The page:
Most importantly, links between content are displayed on roll-over. Rolling over the square for a path will reveal all the contents of that path; rolling over the square for a tag will show all the items it tags. As with all visualizations in Scalar, double-clicking a title opens the associated content.
Get e-book PATHWAYS: In and Out of Relationships in Prose
Thus, visualizations act not just as way for authors and readers to identify and understand the macro- and micro-structures of a book, but as a way to navigate those structures. The tag visualization shown to the right can be an effective tool in this regard. The resulting cascade of key events includes molecular, cellular, structural and functional changes in biological systems, resulting in a measurable adverse outcome. Thereby, an AOP ideally provides information relevant to chemical structure-activity relationships as a basis for predicting effects of structurally similar compounds.
AOPs could potentially also form the basis for qualitative and quantitative predictive modeling of the human adverse outcome resulting from molecular initiating or other key events for which higher-throughput testing methods are available or can be developed. A variety of cellular and molecular processes are known to be critical for normal function of the central CNS and peripheral nervous systems PNS. Because of the biological and functional complexity of the CNS and PNS, it has been challenging to establish causative links and quantitative relationships between key events that comprise the pathways leading from chemical exposure to an adverse outcome in the nervous system.
Following introduction of the principles of MOA and AOPs, examples of potential or putative adverse outcome pathways specific for developmental or adult neurotoxicity are summarized and aspects of their assessment considered. You would also see me wasting a lot of time, on the internet.
From a distance it might still look like I am working. Their worlds seem both connected yet isolated from one another. It gives them all this kinship in survival, this sixth sense of observing life through enduring lenses.
What are you looking for in a narrator, or in any character, that takes center stage in your stories? What makes a character belong to you? AC: These are such nice ways to describe the narrators and their relationships to each other: scored by the same soundtrack, haunted by the same song.
Waiting for thought
While writing the book I saw them as separate beings that move around in their own territories but share a single heartbeat. That was what caused me to title the collection Creature instead of Creatures.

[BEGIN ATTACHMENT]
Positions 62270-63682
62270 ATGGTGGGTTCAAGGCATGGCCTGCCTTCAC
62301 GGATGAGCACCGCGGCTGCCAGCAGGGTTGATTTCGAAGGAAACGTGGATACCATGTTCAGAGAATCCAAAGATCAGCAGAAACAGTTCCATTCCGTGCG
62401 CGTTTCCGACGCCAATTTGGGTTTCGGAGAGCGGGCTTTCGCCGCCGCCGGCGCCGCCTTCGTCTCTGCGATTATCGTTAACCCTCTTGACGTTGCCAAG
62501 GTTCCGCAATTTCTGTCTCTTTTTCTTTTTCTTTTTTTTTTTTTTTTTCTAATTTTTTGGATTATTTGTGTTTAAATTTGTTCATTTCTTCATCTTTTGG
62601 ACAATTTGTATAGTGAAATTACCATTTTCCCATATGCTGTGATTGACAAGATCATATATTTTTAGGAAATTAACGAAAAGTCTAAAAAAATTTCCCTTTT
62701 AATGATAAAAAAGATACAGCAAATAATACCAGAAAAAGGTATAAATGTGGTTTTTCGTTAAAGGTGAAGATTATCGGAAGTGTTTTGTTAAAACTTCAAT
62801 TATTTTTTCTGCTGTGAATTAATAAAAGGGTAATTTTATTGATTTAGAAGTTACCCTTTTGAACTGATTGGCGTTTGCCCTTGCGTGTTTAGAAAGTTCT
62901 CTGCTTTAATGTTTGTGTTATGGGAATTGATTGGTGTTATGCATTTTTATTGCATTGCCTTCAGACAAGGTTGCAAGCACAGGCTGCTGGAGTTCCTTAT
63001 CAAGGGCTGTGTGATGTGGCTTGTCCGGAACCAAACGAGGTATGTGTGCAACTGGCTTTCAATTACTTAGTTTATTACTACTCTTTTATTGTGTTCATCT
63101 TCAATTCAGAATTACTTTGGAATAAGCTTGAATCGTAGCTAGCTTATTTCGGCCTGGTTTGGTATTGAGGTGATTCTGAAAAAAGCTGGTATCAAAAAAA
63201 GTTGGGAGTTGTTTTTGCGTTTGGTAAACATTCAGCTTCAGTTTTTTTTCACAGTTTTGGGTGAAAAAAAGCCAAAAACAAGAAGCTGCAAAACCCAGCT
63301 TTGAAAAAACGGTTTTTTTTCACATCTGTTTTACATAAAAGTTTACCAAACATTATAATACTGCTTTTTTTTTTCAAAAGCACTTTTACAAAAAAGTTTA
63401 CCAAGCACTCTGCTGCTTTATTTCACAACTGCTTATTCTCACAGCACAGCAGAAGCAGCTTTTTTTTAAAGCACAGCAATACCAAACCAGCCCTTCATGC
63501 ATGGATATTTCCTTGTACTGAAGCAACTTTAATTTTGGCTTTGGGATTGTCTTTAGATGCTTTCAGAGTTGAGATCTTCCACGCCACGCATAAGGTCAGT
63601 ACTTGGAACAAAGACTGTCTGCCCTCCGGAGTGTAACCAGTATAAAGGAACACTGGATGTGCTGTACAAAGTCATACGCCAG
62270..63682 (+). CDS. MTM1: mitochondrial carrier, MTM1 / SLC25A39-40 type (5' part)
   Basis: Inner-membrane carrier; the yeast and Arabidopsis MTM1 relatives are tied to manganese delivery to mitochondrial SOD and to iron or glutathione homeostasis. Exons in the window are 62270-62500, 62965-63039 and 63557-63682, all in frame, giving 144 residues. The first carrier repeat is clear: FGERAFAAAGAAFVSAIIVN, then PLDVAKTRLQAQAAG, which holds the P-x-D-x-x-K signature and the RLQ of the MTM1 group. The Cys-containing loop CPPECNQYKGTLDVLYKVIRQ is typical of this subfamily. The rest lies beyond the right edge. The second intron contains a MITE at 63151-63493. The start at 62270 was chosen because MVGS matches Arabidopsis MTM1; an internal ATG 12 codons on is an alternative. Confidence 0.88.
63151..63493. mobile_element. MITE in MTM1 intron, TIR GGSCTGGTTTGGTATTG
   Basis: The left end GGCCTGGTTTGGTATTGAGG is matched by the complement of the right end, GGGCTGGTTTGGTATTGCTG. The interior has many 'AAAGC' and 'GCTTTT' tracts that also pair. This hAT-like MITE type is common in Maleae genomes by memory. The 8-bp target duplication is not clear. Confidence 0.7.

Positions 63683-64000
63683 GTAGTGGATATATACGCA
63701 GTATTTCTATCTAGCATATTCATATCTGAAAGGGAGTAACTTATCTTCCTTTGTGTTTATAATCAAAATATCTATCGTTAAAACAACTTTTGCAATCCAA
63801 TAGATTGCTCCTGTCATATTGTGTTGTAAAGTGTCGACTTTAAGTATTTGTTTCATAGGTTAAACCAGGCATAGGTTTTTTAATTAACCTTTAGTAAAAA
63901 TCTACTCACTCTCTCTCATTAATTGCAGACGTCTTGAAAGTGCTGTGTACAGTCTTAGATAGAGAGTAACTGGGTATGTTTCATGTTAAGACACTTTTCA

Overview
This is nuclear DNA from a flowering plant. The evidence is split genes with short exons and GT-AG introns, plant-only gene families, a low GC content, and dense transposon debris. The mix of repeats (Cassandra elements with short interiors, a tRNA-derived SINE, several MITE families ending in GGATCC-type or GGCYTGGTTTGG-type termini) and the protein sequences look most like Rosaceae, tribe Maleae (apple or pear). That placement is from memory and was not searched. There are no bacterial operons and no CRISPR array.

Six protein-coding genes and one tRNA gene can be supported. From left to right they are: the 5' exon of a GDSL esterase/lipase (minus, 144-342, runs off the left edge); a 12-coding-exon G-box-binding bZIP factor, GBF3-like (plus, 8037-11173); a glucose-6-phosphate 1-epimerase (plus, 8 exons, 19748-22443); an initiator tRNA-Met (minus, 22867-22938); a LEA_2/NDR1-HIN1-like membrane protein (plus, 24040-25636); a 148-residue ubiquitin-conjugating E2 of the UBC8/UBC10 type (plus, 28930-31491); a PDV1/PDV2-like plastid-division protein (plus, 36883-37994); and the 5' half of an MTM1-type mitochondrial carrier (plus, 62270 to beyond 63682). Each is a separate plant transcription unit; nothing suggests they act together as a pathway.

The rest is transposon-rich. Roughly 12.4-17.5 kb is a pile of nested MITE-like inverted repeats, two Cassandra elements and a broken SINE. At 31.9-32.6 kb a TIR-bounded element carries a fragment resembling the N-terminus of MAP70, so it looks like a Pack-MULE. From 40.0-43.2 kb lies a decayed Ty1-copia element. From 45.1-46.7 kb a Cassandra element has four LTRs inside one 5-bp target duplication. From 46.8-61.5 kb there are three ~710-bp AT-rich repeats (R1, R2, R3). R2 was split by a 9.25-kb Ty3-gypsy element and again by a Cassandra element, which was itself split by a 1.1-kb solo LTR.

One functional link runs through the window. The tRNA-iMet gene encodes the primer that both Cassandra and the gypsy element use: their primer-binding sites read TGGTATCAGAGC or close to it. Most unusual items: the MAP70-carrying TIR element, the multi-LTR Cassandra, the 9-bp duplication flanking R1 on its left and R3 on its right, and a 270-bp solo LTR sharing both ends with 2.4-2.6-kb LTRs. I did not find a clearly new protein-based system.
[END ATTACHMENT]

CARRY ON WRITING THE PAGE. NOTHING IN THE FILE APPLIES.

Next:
But they are connected, versions of each other, or as you said, haunted by a version of the same thing. FZ: Recently, Rebecca Brown and I spoke with each other about how being a writer is also about finding your kin, both on and off the page. I know we both share a love for Clarice Lispector and Jane Bowles, but who are some other writers you would consider your kin?
- The Prophecy: The Golden Vampire Avengers and Their Guardian Wolf!
- Rustic Pathways.
- Best of the Good Old Days.
- The Crater:Seven Days of Terror in Putnam County;
- Guys Night Out - Seduction, Erotica, BDSM, Bondage.
- Erfolg Mit Einem Visionsboard: Wie Man Ein Visionboard Macht Und Die Attraktionsgesetze Und Erfolgsgesetze Nutzt Um Mit Einem Visionsboard Alles Zu Bekommen ... (Neu bearbeitet Auflage) (German Edition).
What did they do to cause you to notice? AC: Happily, I feel a lot of kinship with all the Dorothy authors, like Renee Gladman who has always been one of my favorite writers, and whose work always makes me want to write and Suzanne Scanlon and Azareen Van der Vliet Oloomi, and also Danielle Dutton, who founded and runs the press. This is part of what has been so gratifying about publishing a book with Dorothy: a conversation around the possibilities of fiction, which is a mission of the press, feels very real and natural there and I do see it in each of the books, the possibilities of fiction.
But also, Bhanu Kapil, who helps me notice how a writer can accompany a character through violence or even death and offer not empathy, necessarily, but the accompaniment itself, the willingness to be present, to not look away.